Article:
EU: Libya Has Lowest Illiteracy Rate

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On Tuesday, the European Union mission in Tripoli affirmed that Libya has the lowest illiteracy rate compared to neighbouring countries.

In a tweet on the occasion of International Education Day, the EU stressed the need to maintain this level by supporting and developing the education sector.

The mission stated that education is a human right, and a public responsibility of the state authorities.

Notably, the United Nations Support Mission in Libya (UNSMIL) said that Libyan students are “struggling to complete their studies due to a lack of equipment, teacher strikes, outdated curricula, and electricity cuts.”

This came during a meeting between representatives from the General Union of Libyan Students, and UNSMIL’s human rights team in December 2022.

“The government isn’t discussing these issues and doesn’t have the will to improve the situation. Students should be at the center of the education system, and this is never the case in Libya,” the General Union explained.

The meeting was part of a series of inclusive dialogues by UNSMIL, to compile challenges and recommendations provided by the people of Libya. This will then be given to the government and the international community, to ensure the centrality of human rights throughout the political process.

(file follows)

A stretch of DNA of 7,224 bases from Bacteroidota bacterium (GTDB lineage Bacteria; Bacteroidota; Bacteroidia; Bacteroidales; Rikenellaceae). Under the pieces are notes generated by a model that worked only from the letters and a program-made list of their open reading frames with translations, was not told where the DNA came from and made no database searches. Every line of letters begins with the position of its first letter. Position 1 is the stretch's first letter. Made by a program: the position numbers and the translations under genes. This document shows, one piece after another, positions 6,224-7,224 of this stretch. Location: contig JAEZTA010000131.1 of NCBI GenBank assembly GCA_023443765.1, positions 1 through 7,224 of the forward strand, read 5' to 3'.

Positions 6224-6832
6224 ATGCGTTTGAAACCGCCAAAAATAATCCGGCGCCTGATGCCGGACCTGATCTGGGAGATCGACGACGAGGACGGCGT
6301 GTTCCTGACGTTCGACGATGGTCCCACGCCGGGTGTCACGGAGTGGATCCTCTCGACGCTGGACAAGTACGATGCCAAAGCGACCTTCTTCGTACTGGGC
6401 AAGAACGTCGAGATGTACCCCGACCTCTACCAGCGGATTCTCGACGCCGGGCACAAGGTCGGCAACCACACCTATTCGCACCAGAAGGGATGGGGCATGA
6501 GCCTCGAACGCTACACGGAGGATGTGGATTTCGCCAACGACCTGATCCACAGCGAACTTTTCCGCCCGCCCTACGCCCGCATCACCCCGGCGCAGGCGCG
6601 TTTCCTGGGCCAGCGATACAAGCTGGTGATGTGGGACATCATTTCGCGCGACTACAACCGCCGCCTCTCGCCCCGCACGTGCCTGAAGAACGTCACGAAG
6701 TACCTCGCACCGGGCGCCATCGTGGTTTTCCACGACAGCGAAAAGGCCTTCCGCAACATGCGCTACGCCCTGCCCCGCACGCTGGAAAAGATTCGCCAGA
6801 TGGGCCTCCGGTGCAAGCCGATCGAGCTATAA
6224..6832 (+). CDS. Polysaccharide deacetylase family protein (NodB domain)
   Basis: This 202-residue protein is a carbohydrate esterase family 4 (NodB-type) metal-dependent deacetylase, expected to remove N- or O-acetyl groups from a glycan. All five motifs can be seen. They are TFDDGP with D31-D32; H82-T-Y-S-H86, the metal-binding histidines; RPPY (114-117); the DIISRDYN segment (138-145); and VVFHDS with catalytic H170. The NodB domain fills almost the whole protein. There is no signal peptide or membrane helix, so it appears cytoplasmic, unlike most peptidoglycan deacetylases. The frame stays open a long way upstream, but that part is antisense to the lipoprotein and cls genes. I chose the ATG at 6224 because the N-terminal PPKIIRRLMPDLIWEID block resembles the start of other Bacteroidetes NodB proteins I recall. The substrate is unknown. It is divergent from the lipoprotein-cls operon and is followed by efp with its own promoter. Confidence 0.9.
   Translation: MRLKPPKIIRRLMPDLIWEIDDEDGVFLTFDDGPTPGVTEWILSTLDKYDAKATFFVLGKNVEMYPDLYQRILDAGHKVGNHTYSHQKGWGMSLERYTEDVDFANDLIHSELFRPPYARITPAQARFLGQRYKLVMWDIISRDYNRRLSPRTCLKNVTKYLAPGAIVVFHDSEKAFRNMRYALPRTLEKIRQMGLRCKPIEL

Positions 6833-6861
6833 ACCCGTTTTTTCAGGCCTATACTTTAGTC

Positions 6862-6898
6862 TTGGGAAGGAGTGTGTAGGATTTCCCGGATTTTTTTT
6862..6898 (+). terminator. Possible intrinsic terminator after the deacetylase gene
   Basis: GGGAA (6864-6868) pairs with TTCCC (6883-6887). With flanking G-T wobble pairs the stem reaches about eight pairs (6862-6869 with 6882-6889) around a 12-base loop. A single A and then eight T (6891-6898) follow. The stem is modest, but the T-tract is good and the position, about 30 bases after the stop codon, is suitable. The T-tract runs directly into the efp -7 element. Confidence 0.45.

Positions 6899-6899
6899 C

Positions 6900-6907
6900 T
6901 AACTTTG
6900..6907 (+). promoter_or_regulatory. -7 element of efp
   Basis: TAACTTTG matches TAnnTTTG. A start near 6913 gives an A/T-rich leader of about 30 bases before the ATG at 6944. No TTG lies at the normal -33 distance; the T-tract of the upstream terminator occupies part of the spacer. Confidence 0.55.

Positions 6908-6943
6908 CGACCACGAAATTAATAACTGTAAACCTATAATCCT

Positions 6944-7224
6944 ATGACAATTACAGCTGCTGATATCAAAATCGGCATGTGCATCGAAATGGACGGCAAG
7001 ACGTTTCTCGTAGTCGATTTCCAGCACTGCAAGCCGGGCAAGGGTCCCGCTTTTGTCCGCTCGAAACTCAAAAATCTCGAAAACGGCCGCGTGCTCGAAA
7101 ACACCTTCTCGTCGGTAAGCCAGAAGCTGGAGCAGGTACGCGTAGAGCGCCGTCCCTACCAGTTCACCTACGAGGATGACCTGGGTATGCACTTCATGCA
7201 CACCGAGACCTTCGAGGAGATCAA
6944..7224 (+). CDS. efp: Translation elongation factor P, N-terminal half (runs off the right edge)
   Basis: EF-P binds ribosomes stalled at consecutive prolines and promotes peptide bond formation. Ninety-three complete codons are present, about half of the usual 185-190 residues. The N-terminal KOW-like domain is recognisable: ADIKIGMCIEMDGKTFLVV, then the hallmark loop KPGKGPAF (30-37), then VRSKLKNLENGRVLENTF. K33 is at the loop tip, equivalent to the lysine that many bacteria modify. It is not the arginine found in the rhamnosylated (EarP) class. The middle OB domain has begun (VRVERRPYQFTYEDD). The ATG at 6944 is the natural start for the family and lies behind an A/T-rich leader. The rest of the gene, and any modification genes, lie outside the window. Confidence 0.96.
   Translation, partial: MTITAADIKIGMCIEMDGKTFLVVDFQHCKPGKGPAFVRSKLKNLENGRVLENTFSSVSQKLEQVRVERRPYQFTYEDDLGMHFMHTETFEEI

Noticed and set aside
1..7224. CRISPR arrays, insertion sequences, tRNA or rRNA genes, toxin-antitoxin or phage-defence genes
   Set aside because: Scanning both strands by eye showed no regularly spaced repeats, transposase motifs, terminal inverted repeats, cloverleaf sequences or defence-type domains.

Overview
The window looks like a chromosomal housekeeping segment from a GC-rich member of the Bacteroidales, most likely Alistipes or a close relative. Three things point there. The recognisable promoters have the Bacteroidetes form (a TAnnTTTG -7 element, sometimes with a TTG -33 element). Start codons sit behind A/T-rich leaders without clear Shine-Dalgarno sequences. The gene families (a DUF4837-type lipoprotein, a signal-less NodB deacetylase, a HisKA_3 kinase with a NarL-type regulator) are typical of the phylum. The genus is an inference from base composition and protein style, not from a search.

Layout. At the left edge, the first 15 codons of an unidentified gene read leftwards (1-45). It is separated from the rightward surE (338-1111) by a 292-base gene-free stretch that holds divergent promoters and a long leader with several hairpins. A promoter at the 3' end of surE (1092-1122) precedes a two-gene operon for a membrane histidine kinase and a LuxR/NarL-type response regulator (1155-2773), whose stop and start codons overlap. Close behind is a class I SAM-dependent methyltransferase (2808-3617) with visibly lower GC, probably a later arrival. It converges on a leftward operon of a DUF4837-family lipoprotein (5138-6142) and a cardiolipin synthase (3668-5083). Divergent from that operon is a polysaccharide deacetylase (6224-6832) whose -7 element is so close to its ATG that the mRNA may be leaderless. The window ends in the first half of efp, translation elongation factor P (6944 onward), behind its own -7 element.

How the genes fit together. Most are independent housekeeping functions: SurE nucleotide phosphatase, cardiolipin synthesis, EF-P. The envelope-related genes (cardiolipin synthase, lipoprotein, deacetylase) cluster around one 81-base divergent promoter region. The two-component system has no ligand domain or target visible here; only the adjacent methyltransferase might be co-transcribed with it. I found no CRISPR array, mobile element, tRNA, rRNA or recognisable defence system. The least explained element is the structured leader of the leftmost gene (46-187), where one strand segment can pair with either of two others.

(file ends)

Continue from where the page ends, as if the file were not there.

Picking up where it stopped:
Over the last year, the UN team has met with over 140 men and women from civil society, academia, experts, labourers, government officials, human rights defenders, and judicial actors to capture the voices of Libyans not often heard in the political dialogue.

“The lack of electricity, missing books, an outdated curriculum, poorly paid teachers striking for salary increases, and poorly maintained buildings are all having a daily impact on the students in Libya,” the Union members said.

They also stressed the need for an education system that “develops students to have the right skills for business, not one where the outdated curriculum means that even those who have access to education and complete their studies do not come out with the right skills.” The students called for better coordination between the ministries of education, planning, and the economy.